On Dec. 5, one of the nation’s leading passers entered the transfer portal and became a hot commodity.

Austin Reed, a former Division II player who quarterbacked West Florida to a national championship, had succeeded in his first FBS season, leading Western Kentucky to eight regular-season wins while throwing for 4,247 yards. Now Power 5 schools wanted him.

“If these schools are interested, they’ll find a way for you to know that they’re interested,” Reed said. “But they said they wouldn’t talk until I was in the transfer portal. So I just felt it’d be a disservice to myself if I didn’t enter and listen to what people had to say.”

While in the portal, Reed talked with numerous schools. As one of the best quarterbacks available, big money offers were thrown his way. This is the modern college football marketplace at work.

But a week after entering the portal, Reed announced he would return to WKU. He signed an NIL deal with a local real estate company through a WKU third-party collective. Within the next week, WKU’s top linebacker JaQues Evans also entered and withdrew from the portal, and top wide receiver Malachi Corley announced he would stay.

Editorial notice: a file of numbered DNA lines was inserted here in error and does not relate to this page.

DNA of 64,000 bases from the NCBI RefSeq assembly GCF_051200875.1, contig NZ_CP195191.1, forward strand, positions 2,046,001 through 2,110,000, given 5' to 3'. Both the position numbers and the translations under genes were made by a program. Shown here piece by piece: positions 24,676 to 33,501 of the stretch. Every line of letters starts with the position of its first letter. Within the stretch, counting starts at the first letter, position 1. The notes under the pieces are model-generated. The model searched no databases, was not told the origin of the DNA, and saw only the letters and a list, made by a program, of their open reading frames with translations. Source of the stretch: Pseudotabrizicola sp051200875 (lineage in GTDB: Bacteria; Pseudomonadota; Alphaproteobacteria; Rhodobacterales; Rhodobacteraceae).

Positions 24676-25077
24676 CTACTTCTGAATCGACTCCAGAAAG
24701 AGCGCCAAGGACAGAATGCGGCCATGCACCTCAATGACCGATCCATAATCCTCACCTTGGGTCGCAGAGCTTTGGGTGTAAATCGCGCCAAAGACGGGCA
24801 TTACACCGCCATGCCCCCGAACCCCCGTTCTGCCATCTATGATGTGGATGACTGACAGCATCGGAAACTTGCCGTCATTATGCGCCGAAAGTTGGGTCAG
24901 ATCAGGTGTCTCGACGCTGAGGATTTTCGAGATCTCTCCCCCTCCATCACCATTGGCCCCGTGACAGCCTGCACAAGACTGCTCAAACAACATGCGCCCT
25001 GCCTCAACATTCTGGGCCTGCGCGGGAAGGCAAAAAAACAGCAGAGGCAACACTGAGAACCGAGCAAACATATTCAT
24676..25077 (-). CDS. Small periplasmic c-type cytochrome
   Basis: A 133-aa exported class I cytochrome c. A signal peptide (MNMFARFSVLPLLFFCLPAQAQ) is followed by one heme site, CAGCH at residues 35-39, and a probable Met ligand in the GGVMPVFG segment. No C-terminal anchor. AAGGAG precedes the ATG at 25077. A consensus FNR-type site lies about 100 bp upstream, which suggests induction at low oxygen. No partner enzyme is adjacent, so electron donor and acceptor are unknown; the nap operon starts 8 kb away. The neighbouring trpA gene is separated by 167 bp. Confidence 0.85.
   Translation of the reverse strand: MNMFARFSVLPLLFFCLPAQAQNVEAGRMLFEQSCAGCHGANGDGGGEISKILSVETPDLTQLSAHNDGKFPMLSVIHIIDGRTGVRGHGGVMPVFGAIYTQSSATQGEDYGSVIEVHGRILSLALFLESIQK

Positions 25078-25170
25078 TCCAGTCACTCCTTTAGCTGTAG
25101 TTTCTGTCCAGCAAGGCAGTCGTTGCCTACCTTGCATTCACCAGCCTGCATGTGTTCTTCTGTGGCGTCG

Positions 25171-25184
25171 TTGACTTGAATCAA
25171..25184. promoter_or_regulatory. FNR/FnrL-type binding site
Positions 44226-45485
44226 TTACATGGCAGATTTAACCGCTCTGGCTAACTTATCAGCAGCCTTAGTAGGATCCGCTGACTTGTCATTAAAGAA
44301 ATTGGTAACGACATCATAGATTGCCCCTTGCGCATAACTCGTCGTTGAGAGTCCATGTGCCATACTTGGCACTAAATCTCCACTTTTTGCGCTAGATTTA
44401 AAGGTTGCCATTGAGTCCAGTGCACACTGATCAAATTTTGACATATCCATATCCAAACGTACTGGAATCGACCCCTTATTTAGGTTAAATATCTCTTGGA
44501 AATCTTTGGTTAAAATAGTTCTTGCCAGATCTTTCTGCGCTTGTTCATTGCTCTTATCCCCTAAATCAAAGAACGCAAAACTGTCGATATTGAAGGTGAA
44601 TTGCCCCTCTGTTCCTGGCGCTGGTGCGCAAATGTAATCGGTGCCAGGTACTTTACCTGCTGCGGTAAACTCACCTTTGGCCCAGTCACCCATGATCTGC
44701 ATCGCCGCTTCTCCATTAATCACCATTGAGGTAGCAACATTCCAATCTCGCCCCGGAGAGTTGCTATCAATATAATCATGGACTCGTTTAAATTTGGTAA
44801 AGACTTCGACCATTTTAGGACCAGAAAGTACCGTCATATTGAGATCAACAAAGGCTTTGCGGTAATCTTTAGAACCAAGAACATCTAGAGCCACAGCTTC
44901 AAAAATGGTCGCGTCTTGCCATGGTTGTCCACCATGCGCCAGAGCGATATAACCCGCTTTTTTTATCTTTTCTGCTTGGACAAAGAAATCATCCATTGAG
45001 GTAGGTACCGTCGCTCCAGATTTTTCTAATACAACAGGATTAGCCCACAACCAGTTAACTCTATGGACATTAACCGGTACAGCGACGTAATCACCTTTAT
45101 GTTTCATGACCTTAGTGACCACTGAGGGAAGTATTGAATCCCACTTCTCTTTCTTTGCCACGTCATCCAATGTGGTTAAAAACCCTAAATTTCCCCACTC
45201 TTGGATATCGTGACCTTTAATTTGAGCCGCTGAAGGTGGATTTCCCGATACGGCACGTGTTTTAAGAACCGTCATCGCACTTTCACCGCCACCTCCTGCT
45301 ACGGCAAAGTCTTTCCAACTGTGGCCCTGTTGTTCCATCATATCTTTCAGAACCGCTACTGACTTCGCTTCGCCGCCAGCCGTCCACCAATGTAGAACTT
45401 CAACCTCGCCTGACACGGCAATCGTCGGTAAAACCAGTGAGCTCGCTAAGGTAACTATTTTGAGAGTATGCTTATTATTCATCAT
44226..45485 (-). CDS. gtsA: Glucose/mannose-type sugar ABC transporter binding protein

“It’s almost like getting an awesome recruit when you keep your own,” athletic director Todd Stewart said.

The combination of NIL and the transfer portal has caused concern that Power 5 programs will annually raid the Group of 5 schools for their best players. It’s true that Group of 5 and lower-level teams have lost players to bigger programs. But this transfer cycle has been a reminder that those schools can hold on to players and the portal is a two-way street.

WKU is a model. It added Bailey Zappe, Jerreth Sterns and other players from FCS Houston Christian in 2021, and Zappe set the single-season FBS passing record. Reed continued WKU’s transfer success in 2022 before the portal opened again. The Hilltoppers did lose five players to Power 5 schools in this cycle, but keeping Reed and others shows there is a path forward. It’s not always just a bidding war.

“You can win some of those battles,” head coach Tyson Helton said, “by being open and honest and coming out to players with a pure heart.”